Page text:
↵3. We have information on distance before completion of lower secondary school (at age 15). Carneiro, Lokshin, and Umapathi (2017) have data only for distance at the time when they measure outcomes (at age 25‐60). As they state, this means that the causality of the first‐stage relation might be reversed because individuals completing upper secondary school may move afterwards to more urban areas with shorter distances to schools.

↵4. It is assumed that the distribution of

*V*is continuous.↵5. Without this restriction, it would only be possible to estimate MTEs if the propensity scores in both treatment groups had full support for all values of

**X**, which is not feasible in practice as discussed in Carneiro, Heckman, and Vytlacil (2011) and Cornelissen et al. (2016). To achieve the restriction on the MTE curve we assume separability: E(*U*|_{j}*V*,*X*) = E(*U*|_{j}*V*),*j*= 0,1, as in Brinch, Mogstad, and Wiswall (2017), and Cornelissen et al. (2018). Alternatively, one can assume full independence between*Z*and (*U*_{0},*U*_{1},*V*), as in Aakvik, Heckman, and Vytlacil (2005); Carneiro, Heckman, and Vytlacil (2011); and Carneiro, Lokshin, and Umapathi (2017).↵6. The MTE approach focuses on effect heterogeneity. It is therefore a limitation that predicted earnings at age 40 are constructed based on a model assuming constant effects of the surrogate outcomes at age 28 (given pre‐treatment controls). On the other hand, the large number of intermediate outcomes at age 28 and their interactions mean that we have plenty of variation in predicted earnings at age 40, which can capture important heterogeneity. For instance, compared to those who clearly prefer a general program, individuals at the margin between vocational and general education who choose general education will presumably obtain on average lower grades in general upper secondary school and choose shorter or less demanding post‐secondary programs. Conditional on the specific program chosen, they may earn less or have a lower probability of being employed at age 28. All of these short‐term outcomes and their interactions will tend to generate lower predicted earnings at age 40 for those at the margin compared to those who clearly prefer a general program. Our main results, which we discuss in Section V.B, are consistent with this presumption because the PRTEs of choosing vocational education are more positive than the ATUT for earnings at age 40 (and at age 28).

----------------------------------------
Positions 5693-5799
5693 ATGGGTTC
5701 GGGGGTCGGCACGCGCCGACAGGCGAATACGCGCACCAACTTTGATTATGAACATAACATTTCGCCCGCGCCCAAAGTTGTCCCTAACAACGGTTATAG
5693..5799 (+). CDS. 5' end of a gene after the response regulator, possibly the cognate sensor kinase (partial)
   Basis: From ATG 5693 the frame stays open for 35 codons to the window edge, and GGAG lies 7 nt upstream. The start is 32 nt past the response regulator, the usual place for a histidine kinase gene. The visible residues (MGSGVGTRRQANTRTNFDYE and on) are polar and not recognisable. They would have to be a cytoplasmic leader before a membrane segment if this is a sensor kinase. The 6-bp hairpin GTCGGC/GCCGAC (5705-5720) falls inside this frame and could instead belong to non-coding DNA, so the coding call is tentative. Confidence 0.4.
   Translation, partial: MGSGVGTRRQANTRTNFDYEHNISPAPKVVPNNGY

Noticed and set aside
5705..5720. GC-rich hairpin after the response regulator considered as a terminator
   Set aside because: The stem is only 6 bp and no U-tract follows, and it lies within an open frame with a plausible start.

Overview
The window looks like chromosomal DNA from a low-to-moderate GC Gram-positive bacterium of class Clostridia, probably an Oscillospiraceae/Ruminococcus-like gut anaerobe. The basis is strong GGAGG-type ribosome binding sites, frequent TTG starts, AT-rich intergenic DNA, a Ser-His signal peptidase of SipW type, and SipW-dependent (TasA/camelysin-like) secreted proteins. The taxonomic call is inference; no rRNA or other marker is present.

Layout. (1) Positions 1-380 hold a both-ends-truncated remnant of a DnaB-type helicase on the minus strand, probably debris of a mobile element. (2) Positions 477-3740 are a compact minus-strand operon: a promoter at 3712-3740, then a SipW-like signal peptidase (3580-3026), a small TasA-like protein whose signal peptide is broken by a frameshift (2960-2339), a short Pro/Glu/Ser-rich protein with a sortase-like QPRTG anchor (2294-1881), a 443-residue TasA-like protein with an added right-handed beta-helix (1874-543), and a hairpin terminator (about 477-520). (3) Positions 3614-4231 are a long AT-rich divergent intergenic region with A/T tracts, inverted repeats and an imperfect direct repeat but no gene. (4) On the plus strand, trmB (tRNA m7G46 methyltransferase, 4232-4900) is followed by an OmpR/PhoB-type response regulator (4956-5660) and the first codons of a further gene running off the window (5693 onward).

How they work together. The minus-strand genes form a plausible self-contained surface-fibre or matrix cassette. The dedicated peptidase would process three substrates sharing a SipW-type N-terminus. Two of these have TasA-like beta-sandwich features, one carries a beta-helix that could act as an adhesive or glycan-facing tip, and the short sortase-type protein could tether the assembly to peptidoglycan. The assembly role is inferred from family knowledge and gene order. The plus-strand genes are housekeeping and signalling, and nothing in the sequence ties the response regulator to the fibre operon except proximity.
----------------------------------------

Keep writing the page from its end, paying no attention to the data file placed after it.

↵7. We use stratified bootstrap sampling to preserve the original number of observations of males and females in the main sample and the sample of older cohorts. We also report bootstrapped standard errors for MTE‐based estimates when the outcome is measured at age 28 and for OLS estimates for predicted earnings at age 40.

↵8. We use the exchange rate end of 2018: $1 = DKK 6.5. To limit the effect of outliers we trim observations if earnings at age 28 are negative or above DKK 1m ($153,800); this is less than 0.4 percent of the sample.

↵9. These variables are based on the Danish version of the International Standard Classification of Education (ISCED).

↵10. We do not interact gender with the 290 indicators of specific educations because this does not improve the adjusted

*R*‐squared and produces noisy predictions for some education programs with highly unbalanced gender composition. We have checked that including interactions between gender and these detailed indicators of education programs does not affect the treatment effect estimation results in any significant way.↵11. For brevity we do not report details of these regressions, but they are available upon request. We did not include in the surrogate index all pre‐treatment controls used in the MTE estimations, rather only gender and parental education and earnings. We did try to include other pre‐treatment controls, for instance, municipality dummies, but they did not improve the adjusted

*R*‐squared. It was not possible to include ninth grade test scores because these do not exist for the older cohorts. In view of the large number of important short‐term outcomes for which we control, it is probably not important to include all pre‐treatment controls. In Online Appendix C.3, we discuss a specification check supporting this presumption, as well as other specification checks related to the model for predicted earnings at age 40.↵12. See Online Appendix Table A2. These gender differences related to the treatment variable are followed by similar differences in educational attainment by age 28–31 (measured in 2018). Among those who complete a post‐secondary education, males are more likely to choose technical educations and science, whereas females are more likely to choose humanities, teacher training programs, and health (Online Appendix Tables A3 and A4).

↵13. The difference in years of education between the education groups may seem small because the average length of post‐secondary programs is about four years, but vocational upper secondary programs are on average about one year longer than general programs. Also, for individuals who complete both a general and a vocational upper secondary degree, but no post‐secondary degree, years of education is based on their vocational degree.

↵14. In our data, women on maternity leave are categorized as employed or student if they were in one of these states when they took leave. For women on maternity leave with full pay (provided by the employer), this payment will be included in our measure of earnings, but maternity pay in the form of public transfers is not included. In Online Appendix C.2, we discuss a robustness check in which the outcome is total income including public transfers.

↵15. Results using standard IV methods (2SLS) are discussed in Online Appendix B.